After lunch I walked along the other side of the river. There were tons of people out sunbathing and exercising. IF YOU COME TO BASSANO DEL GRAPPA, RENT A BICYCLE. There are several posts where you can rent one and I would highly suggest it. Lots of people ride bikes here and the Giro d’Italia is coming through here in a few days (I might take the train back up here from Venice to see the race). Had I not been alone, I definitely would have ridden a bike today. The weather was great, as I said, and I would have loved to explore more of the area along the river, but walking alone was only safe for so long.
After lunch I decided to go check out the porcelain and publishing museum. You can purchase a ticket to four museums and attractions for 8 Euros and it’s definitely worth it. The porcelain museum was awesome, but the attendant caught me taking pictures and proceeded to follow me around for about an hour, which was annoying. The printing museum was very cool because I recently wrote a seminar paper about Venice and one of the sections was about printing in Venice, so it was especially cool to see the techniques and technology use in Bassano del Grappa. Apparently printers here reprinted a lot of Venetian works and produced large amounts of decorative and novelty paper products!
After the porcelain and printing museum (they are in the same building), I was going to go back to a museum right by my hotel, but then I heard some brass music and realized it was coming from the bridge. As I was walking to the bridge I saw a bride and her bridal party taking pictures and a man wearing a giant inflatable penis! 0_0 As I got closer to the bridge I noticed the brass band was sometime of military affiliated group and recorded a bit of their performance. I don’t know why they were there or what the songs were about, but they must have been important because all of the Italians knew the lyrics. I think that they must perform on the bridge most Saturday afternoons. The group is Fanfarina Nastro Azzurro, if you are interested.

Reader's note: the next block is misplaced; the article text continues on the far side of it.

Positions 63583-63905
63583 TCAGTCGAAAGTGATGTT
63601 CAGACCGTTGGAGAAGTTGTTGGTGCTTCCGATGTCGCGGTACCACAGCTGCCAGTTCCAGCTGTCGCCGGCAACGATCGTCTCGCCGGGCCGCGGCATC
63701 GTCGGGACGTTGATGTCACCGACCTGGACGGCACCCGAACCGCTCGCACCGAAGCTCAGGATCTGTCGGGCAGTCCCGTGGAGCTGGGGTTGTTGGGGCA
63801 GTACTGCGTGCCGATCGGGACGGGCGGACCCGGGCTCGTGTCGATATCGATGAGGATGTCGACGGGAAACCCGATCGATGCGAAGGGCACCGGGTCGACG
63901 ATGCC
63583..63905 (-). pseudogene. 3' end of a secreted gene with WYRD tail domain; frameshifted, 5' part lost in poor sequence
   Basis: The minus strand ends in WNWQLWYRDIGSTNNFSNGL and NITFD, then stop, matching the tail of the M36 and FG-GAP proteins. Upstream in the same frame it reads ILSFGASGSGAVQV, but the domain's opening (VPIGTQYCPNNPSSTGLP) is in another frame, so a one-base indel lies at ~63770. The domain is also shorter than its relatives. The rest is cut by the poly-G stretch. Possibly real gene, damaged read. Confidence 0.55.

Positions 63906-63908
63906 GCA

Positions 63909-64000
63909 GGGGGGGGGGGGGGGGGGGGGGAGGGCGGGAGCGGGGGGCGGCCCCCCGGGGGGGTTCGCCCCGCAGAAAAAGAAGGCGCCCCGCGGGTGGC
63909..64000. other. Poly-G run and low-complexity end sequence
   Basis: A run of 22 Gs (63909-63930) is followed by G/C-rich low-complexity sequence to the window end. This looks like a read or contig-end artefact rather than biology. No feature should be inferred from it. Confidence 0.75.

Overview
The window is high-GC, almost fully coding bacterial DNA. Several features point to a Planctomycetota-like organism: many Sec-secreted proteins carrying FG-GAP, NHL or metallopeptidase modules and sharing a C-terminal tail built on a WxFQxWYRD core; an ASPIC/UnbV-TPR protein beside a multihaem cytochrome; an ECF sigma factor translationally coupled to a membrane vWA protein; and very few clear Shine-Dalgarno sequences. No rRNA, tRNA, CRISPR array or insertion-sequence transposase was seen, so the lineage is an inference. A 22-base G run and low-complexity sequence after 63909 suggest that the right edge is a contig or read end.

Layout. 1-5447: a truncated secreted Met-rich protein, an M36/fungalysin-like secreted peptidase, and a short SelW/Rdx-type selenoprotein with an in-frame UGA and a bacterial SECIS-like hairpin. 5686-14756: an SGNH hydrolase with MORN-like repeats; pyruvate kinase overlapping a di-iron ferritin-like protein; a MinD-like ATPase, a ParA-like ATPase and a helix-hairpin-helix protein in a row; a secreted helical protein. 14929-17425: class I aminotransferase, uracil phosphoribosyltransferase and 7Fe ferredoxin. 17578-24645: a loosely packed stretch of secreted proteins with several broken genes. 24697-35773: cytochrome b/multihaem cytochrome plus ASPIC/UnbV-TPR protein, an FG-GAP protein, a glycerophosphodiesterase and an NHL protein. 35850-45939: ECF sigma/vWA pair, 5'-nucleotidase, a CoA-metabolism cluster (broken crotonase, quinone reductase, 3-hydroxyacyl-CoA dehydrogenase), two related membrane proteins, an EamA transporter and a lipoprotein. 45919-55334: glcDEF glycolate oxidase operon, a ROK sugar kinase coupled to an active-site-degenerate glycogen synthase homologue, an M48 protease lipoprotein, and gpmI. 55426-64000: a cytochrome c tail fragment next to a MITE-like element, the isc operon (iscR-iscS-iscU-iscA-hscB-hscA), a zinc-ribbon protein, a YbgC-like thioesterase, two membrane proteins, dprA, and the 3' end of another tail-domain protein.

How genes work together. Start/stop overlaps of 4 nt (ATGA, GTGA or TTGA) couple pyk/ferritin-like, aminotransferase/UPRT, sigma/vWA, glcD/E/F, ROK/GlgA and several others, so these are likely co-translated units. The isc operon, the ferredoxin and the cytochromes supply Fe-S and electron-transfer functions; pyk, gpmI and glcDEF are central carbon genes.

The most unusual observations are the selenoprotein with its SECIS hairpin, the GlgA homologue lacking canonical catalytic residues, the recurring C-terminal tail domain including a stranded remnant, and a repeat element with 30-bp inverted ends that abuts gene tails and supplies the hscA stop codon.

After that, I went back to the museum by my hotel (Museo Storioc Bassano del Grappa). It’s a great museum with lots of things! There is an ancient pottery exhibit, a medieval section, an exhibit of opera costumes, a sculpture exhibit, an exhibit of maps and photos of the city, and loads of paintings. Right now they have a small exhibit of drawings by Michelangelo, which was obviously awesome.
I went back to my room after the museum and napped and showered, so that I could go back to the bar I went to last night. The band last night was awesome, but tonight they had a DJ mixing reggae and Nigerian music. It was really fun!
A family of special needs people sat with me for a while, but then they got up to dance and I left.
Tomorrow I leave for Venice, so I will have more to write tomorrow night!